Right Livelihood

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I work at a job that I love, doing what I was always meant to do. I’ve been doing it long enough that I’m generally pretty damn good at it. Goddess knows, this wasn’t always the case. I had a really steep learning curve. But if I could say one thing (OK, maybe a FEW things) to my younger, scared, insecure self, I would say:

* Keep, as Jos. Campbell said, following your bliss. Keep going towards what feels fascinating, and difficult, and real. It’s pretty clear what things you weren’t meant to do. Walk away from those and keep seizing every chance to do the stuff that feels right.

* Be a complete and utter bitch about quality. Demand it from yourself and from the people who work for you. You don’t have to be bitchy to do this, but you do have to have a devotion to “doing it right” that goes beyond “normal.” The people who can’t hang with you on this deserve the chance to move on and be part of some other team. And when you find people who can hang with you on this, do everything you can to thank them, reward them, champion their own careers — even when it means that they will soon move on and get teams of their own. Sleep is over-rated. (No, it’s not. Sleep is exquisite and you need sleep. But you know what I mean.)

* Second careers rock. I spent almost two decades as a teacher before becoming a lawyer. I wasn’t a bad teacher, but I’m a far better lawyer than I ever was teacher. A first career can help you to hone some skills and can show you what you’d be better at. There isn’t a day that I don’t use skills that I learned in education: managing emotional “children” (lawyers, ahem), making complex issues simple, getting support staff to work together, saying things in a way that will be appealing rather than scary. But there isn’t a single day I regret leaving education for the law. Don’t be afraid to follow your bliss into a second career.

* You are so competitive enough. Maybe (I hope) it’s only women of my generation who worry that being competitive is “bad” or “too difficult.” But I do know that when I was thinking about going to law school, one thing that really worried me was whether I was “competitive enough” to do law. Which was INSANE because I LOVE to win. No, I mean that all my life I have always been willing to sacrifice sleep, love, fun, friendship, whatever to win. But I grew up thinking that “nice” women weren’t competitive and that I was more “supportive” than “competitive.” What a crock. Law school was worth every penny I paid and every minute of sleep I lost if for no other reason than that it made me realize this truth about myself: I am VERY competitive and I will do WHATEVER I can to win. I haven’t won every single case, but I have won nearly all of them. (And, now that I think about it, I haven’t won every case at first, but, by the time we get to appeal, I do have a pretty sterling record. Because I’m “competitive enough” to keep on attacking and trying to win.)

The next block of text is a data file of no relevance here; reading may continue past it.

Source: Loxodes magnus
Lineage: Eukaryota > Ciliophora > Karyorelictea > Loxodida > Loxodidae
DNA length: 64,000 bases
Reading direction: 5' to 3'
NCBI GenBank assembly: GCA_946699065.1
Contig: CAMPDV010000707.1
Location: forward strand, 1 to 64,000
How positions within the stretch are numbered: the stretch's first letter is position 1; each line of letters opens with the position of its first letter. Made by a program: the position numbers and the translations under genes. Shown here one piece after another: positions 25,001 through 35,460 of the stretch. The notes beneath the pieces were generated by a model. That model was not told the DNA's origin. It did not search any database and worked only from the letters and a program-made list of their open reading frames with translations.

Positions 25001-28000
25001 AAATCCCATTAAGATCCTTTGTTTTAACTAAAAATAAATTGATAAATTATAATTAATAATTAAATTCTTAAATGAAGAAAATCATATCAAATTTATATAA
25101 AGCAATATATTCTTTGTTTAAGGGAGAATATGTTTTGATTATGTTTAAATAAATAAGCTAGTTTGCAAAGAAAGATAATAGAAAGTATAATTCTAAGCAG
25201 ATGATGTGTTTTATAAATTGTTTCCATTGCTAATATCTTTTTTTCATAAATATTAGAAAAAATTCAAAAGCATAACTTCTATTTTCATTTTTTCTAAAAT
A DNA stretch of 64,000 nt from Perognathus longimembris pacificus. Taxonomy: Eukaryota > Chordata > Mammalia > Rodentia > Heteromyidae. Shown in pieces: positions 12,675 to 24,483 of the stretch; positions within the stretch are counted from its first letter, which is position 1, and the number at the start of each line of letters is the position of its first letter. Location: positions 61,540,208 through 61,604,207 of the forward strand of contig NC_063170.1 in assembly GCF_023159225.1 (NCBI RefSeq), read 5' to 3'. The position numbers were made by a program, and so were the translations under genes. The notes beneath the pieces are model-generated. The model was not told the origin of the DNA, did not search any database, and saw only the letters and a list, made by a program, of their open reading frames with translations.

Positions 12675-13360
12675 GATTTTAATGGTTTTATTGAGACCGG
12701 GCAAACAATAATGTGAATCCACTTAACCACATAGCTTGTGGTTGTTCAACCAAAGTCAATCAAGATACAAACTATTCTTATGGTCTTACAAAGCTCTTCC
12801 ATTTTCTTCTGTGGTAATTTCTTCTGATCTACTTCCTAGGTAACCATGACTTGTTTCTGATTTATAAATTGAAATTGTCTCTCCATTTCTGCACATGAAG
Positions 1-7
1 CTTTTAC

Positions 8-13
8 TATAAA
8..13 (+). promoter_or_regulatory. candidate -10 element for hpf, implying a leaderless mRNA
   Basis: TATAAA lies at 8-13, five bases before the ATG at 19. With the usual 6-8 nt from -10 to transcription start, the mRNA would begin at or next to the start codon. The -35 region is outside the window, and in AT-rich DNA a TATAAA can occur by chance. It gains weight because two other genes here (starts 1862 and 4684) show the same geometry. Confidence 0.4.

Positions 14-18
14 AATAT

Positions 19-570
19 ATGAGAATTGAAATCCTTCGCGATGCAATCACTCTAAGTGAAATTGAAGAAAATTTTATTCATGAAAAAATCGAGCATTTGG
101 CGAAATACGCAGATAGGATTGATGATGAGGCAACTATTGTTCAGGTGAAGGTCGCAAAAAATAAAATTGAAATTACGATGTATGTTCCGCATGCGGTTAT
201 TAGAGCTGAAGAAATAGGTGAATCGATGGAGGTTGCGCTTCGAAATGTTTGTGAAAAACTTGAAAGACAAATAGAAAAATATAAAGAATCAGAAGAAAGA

* There’s a craft associated with almost every job. For my job, it’s writing. I often joke that what I do is to produce prose for pay, but, really, that’s what I do. I show up every day and try to craft the very best prose that I can craft. If I were a smith, I’d show up every day and try to hammer molten metal into the very best shapes I could craft. Learn your craft. Respect your craft. Pay attention to the details. I’ve spent years learning (and I’m still working to learn) how to craft perfect sentences that simply cannot be misunderstood or refuted. Craft matters. Honor it.

* Have fun. Celebrate what you do and who you are and why you do what you do. Life is short. Livelihood should be fun.

Picture found here.

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One response to “Right Livelihood

  1. Right on! I share your passion!

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